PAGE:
You see, I wasted most of my teenage years longing for a boyfriend. I prayed almost every night to be noticed by my latest crush, but I never was. By the age of sixteen I had come to the depressing conclusion that I would never be singled out by a guy, and thus never get a boyfriend. I spent another year praying, all the same. When I turned seventeen I was baptised, and began to seek God more. One night, a few months after my baptism, I prayed that God would grant me the will to submit if his plan was for me to remain single. About a week or two later Spud came into my life!

Never Too Late

A few weeks ago I overheard a conversation between two of the residential students I work with. They are two of the more capable students, and had spent some time in mainstream education before they came to the college. They were discussing their lack of boyfriends at their former schools, because the boys could not see past their disabilities. Since starting at the college and meeting other students with visual impairments, they have both had boyfriends. 

I wish I hadn't spent my teenage years worrying about my lack of a boyfriend. Linda Marshall suggests in her book Pure that we should use singlehood to develop our relationship with God,  which was what I was just starting to do when Spud entered my life. If I had adopted this attitude sooner, I could have used the time to grow so much closer to God. 

This is less easy to do once you're in a relationship. When I first started going out with Spud, it took me a while to get my priorities right. I didn't forget about God, but I certainly put Spud before him on many occasions, and was in danger of idolising him. Here's an appropriate passage from Jane Eyre, when Jane describes how she feels about Mr Rochester: 'My future husband was becoming to me my whole world; and more than the world; almost my hope of heaven. He stood between me and every thought of religion, as an eclipse intervenes between man and broad sun. I could not, in those days, see God for his creature: of whom I had made an idol' (page 386).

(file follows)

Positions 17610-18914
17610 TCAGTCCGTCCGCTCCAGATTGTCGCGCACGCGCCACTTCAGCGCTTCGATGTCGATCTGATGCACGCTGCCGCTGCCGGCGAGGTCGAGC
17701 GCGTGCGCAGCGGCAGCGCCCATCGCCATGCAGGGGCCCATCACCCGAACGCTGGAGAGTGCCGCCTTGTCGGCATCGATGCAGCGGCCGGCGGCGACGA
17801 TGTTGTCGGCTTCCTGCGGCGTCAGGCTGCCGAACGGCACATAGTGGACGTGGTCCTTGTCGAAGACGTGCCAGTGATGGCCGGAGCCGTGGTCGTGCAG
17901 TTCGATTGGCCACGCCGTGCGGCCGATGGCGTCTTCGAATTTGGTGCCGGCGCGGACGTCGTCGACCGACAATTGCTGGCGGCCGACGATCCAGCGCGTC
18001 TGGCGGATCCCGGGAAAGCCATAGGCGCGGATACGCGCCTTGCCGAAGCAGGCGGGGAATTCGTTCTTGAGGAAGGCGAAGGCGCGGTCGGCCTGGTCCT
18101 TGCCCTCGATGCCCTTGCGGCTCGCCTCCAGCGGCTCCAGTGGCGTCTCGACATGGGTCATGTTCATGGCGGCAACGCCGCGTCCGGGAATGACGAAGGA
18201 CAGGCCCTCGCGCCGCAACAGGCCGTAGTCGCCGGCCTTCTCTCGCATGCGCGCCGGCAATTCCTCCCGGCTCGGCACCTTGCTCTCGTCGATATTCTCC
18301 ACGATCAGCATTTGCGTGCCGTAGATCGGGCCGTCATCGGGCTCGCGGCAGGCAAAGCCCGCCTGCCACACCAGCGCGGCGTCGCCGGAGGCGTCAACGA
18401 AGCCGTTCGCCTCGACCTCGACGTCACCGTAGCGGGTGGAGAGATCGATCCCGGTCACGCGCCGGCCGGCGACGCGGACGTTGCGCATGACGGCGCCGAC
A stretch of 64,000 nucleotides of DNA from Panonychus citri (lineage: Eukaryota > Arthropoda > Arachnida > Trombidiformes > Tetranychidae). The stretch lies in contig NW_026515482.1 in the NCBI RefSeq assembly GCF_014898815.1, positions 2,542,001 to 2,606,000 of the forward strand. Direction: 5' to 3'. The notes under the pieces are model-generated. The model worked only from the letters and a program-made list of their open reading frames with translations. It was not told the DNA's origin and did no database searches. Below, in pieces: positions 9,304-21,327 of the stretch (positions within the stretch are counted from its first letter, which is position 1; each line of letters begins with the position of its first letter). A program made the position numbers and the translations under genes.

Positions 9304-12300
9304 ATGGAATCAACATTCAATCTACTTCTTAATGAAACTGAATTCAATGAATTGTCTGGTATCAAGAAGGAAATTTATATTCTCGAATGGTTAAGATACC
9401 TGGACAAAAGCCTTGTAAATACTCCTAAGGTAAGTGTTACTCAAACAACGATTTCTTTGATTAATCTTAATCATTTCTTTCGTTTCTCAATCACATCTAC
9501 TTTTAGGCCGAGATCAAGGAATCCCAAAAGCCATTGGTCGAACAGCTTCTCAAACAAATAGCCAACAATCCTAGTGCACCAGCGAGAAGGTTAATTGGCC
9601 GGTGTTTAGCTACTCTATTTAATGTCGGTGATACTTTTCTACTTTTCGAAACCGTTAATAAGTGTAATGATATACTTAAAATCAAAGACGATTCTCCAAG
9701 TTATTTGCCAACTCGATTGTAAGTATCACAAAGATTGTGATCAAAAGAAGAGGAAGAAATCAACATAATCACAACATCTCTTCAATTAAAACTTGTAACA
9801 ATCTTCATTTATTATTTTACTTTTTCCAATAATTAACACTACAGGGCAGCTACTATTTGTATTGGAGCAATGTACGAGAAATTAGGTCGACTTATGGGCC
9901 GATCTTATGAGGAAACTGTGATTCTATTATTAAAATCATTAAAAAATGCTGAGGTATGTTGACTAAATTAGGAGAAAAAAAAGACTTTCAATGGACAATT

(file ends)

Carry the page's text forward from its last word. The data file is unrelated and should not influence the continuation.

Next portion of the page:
I was brought sharply down to earth when we did the Pure course at Christian Union. I realised then that I needed to straighten my priorities and put God first - allow him to rule over my relationship with Spud, and to guide us. 

It's never too late to meet Mr Right. I met Spud relatively early in life, even if it did feel like a long wait before I met him, but it's different for everybody. I think the best way is to be patient and trust God. Pray that if it's not his will for you to meet Mr Right, that he would ease your desire and show you his true purpose for you. I'm sure he'll have something amazing in store for you. Just remember, being in a relationship isn't everything. In fact, it can be a real hindrance at times. When you're in a relationship you have to learn to compromise, and take both opinions into consideration. You might lose friends because of your significant other. You have the pressure of another's expectations, and influence. I know friends who have ended relationships and been glad to be single for a while. Being single is not always a bad thing. 

Finally, strange as it might sound, allow God to romance you. Whenever something good comes out of a day, for example, when I see a beautiful sunrise; when a desired purchase is cheaper than I thought it would be; when a favourite song comes onto the radio, etc., I perceive it as a demonstration of love from my heavenly father. God knows each and every one of us individually, and knows exactly what we like. He likes to please us. Psalm 37.4 reads, 'Delight yourself in the Lord and he will give you the desires of your heart'. How is he wooing you?